After five years, $4 million and a lot of effort across many institutions, the National Research Council has released an update to their 1995 assessment of doctoral programs. A Data-Based Assessment of Research-Doctorate Program in the United States analyzes 2005-06 academic year data collected from over 5,000 doctoral programs at over 200 universities. The NRC collected data directly from faculty, students, graduate programs, and institutions. The Graduate School coordinated UW participation in the assessment, which you can learn more about on their website.
Programs are ranked on the same 21 key variables by two different methodologies, the results of which are reported separately. These methodologies were very complex, but, essentially, the “S” (Survey-Based) rankings weight the relative value of the 21 key variables by program, based on faculty ratings of the relative value of each variables in a given discipline. For example, in the physical sciences, the number of external grants won is weighted more heavily than it would be for an English program. Alternatively, the “R” (Regression-Based) ratings are more similar to the traditional ‘reputation ranking’ where faculty were asked to rank a set of random programs, and then the key variables most associated with the highest ranked programs were assigned the most weight in the overall analysis of programs. Both sets of rankings are reported as ranges (e.g. a program might be ranked as somewhere between 3rd and 11th, at a 90% level of confidence).
While many UW programs do well in these rankings, criticisms of both the data and methodology are important to consider. Inside Higher Ed weighs in with an assessment of the ambivalence surrounding the veracity of the rankings, and the UW’s own Dean of Engineering, Matt O’Donnell, released a statement about possible shortcomings. UW Computer Science & Engineering also issued a strong critique, on which the Chronicle of Higher Education reported. The Chronicle also compiled these data in an easy to use format and offered its own analysis of the report’s delay and overall worth.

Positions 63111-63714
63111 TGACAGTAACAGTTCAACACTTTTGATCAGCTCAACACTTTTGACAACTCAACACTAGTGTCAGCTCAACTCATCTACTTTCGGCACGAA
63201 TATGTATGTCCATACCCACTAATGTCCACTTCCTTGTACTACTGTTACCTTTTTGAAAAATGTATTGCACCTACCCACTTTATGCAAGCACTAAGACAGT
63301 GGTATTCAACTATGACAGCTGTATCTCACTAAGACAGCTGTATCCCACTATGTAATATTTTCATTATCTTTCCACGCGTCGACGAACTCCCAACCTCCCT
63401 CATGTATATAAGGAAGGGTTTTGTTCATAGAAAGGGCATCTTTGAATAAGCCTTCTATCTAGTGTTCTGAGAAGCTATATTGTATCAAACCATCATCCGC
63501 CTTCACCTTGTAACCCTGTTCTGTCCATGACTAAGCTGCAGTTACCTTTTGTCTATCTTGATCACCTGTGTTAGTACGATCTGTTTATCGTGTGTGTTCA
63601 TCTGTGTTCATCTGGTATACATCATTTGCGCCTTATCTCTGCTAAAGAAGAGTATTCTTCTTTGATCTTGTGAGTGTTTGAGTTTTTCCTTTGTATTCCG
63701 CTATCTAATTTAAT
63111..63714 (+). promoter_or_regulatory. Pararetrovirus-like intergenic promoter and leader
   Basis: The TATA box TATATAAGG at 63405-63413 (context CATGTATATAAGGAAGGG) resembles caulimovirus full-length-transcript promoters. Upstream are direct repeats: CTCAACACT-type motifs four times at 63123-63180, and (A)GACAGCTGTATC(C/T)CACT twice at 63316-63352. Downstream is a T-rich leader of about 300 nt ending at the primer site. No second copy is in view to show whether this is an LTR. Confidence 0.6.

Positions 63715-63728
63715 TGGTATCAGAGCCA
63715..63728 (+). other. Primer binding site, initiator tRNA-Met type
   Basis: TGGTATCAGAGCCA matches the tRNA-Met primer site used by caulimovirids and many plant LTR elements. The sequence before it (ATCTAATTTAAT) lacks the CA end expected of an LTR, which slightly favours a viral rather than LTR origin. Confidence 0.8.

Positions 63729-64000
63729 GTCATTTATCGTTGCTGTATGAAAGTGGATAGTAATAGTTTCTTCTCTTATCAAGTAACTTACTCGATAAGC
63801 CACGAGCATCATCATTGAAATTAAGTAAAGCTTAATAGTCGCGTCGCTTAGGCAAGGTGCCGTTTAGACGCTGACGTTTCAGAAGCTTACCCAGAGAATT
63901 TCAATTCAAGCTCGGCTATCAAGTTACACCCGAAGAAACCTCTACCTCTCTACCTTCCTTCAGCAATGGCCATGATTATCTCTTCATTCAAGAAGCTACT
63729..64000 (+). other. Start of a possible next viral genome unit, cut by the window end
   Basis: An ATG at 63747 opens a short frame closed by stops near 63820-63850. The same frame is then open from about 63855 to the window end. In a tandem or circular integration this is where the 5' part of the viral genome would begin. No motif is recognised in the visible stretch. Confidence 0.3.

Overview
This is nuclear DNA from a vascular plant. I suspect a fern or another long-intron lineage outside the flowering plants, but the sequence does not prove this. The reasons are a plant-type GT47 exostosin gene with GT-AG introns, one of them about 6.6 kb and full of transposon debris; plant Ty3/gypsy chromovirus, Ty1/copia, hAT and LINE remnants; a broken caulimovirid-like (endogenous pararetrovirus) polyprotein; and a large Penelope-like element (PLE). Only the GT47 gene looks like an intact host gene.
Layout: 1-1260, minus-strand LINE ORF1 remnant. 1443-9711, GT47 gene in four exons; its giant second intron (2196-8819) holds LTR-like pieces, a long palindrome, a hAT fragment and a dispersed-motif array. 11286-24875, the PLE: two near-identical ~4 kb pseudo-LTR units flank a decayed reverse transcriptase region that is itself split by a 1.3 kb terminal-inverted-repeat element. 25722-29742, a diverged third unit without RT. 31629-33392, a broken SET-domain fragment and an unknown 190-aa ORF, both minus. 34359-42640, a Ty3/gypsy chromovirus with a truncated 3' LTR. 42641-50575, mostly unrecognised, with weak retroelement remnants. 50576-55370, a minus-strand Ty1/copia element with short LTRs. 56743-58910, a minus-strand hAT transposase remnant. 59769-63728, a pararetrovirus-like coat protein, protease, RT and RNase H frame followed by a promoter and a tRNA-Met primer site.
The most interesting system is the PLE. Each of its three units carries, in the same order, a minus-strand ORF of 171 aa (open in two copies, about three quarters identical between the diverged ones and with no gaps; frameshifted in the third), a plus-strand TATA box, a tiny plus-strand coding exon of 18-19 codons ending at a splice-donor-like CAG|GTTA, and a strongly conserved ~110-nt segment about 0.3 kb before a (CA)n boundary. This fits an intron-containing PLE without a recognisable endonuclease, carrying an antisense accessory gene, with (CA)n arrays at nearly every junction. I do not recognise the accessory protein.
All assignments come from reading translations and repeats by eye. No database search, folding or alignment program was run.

How meaningful these rankings are will be debated in the days ahead, but there is at least one important and indisputable conclusion included in the report, which is that public universities play an outsized role in educating our nation’s graduate students:
“Seventy-one percent of the programs ranked in the NRC study are in public universities. The proportion of programs in the universities with the largest programs is similar (70 percent). Among the 37 universities that produced 50 percent of Ph.D.’s from 2002 to 2006, 70 percent were public. Although public universities rely increasingly on nonpublic sources of funding, cutbacks in public funding for universities has a powerful effect on doctoral education simply because of how many large Ph.D. programs exist in public universities.”
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